Efficient Transfer of Graphene-Physical and Electrical Performance Perspective
AuthorsGhoneim, Mohamed T.
AdvisorsHussain, Muhammad Mustafa
Permanent link to this recordhttp://hdl.handle.net/10754/253733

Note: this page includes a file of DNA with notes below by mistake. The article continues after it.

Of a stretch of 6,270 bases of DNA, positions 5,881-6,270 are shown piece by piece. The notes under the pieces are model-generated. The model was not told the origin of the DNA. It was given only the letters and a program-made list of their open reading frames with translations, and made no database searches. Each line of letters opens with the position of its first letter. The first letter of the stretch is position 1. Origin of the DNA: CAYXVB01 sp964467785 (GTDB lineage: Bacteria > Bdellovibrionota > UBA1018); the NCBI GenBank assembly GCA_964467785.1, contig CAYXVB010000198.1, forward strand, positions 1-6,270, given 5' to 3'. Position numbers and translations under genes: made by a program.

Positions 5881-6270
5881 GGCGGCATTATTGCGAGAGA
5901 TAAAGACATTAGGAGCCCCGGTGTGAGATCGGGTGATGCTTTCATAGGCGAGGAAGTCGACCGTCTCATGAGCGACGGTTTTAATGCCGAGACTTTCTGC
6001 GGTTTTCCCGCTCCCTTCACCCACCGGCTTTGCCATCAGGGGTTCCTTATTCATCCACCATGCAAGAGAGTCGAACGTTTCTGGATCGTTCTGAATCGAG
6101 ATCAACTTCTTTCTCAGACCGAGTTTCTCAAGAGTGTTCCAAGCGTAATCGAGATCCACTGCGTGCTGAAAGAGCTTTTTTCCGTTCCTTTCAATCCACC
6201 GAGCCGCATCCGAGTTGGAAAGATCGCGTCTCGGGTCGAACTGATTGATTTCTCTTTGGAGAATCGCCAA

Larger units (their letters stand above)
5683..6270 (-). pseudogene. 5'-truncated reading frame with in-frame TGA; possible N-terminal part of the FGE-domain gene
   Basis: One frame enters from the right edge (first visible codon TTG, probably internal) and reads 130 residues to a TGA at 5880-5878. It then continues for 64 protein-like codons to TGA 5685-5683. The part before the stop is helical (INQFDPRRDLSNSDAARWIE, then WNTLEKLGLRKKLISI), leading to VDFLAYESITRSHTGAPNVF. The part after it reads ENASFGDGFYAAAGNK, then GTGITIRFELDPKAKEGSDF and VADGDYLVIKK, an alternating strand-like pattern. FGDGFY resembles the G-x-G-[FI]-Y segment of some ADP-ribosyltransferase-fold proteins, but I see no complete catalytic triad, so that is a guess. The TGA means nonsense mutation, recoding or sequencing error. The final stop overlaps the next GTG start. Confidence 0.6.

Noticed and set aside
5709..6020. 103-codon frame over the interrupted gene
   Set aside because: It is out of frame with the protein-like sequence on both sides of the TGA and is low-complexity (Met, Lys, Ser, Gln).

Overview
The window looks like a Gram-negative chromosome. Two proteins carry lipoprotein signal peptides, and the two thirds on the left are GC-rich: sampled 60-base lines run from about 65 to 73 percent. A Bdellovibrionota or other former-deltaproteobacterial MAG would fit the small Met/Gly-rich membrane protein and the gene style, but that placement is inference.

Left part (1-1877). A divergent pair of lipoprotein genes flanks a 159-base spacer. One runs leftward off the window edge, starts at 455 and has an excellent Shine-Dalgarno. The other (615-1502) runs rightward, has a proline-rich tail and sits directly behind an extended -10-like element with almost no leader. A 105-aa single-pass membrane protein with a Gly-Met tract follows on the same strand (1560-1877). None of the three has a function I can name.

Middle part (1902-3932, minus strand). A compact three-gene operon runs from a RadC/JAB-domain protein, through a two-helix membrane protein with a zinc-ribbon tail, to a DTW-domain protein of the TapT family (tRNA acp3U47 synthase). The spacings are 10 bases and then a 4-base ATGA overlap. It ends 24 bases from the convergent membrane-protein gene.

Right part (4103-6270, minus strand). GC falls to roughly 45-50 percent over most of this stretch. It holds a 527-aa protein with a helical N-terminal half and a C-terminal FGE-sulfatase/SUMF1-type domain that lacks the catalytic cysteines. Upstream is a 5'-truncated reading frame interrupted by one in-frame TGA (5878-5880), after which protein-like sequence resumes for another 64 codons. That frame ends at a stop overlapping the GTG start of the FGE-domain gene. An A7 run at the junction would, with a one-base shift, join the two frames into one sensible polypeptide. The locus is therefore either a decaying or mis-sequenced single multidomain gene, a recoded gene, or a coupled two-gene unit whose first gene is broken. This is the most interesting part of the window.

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AbstractEfficient Transfer of Graphene –Physical and Electrical Performance Perspective Graphene has become one of the most widely used atomic crystal structure materials since its first experimental proof by Geim-Novoselov in 2004 . This is attributed to its reported incredible carrier mobility, mechanical strength and thermal conductivity   . These properties suggest interesting applications of Graphene ranging from electronics to energy storage and conversion . In 2008, Chen et al reported a 40,000 cm2V-1s-1 mobility for a Single Layer Graphene (SLG) on SiO2 compared to 285 cm2V-1s-1 for silicon channel devices . Chemical vapor deposition (CVD) is a common method for growing graphene on a metal surface as a catalyst for graphene nucleation. This adds a necessary transfer step to the target substrate ultimately desired for graphene devices fabrication. Interfacing with graphene is a critical challenge in preserving its promising high mobility. This initiated the motivation for studying the effect of intermediate interfaces imposed by transfer processes. In this work, few layers graphene (FLG) was grown on copper foils inside a high temperature furnace. Then Raman spectroscopy was performed on grown graphene sample to confirm few (in between 3-10) layers. Afterwards the sample was cut into three pieces and transferred to 300 nm SiO2 on Si substrates using three techniques, namely: (i) pickup transfer with top side of Graphene brought in contact with SiO2 , (ii) Ploy (methyl methacrylate) (PMMA) transfer with Graphene and a PMMA support layer on top scooped from bottom side , and (iii) a modified direct transfer which is similar to PMMA transfer without the support layer . Comparisons were done using Raman spectroscopy to determine the relative defectivity, Scanning Electron Microscopy (SEM) to observe discontinuities and Atomic Force Microscopy (AFM) to measure surface roughness. Then we conclude with electrical data based on the contact resistivity measured for layers transferred using these different techniques. Contacts were deposited using e-beam thermal evaporation and contact resistivity was calculated using Transmission Line Method (TLM) . To date no comparative analysis for the aforementioned transfer methods has been done to determine which is the most efficient . Our contributions are: (i) determining the most efficient method, (ii) reporting a lift-off process for Graphene, (ii) and reporting lower specific contact resistivity for no-post transfer processing Graphene.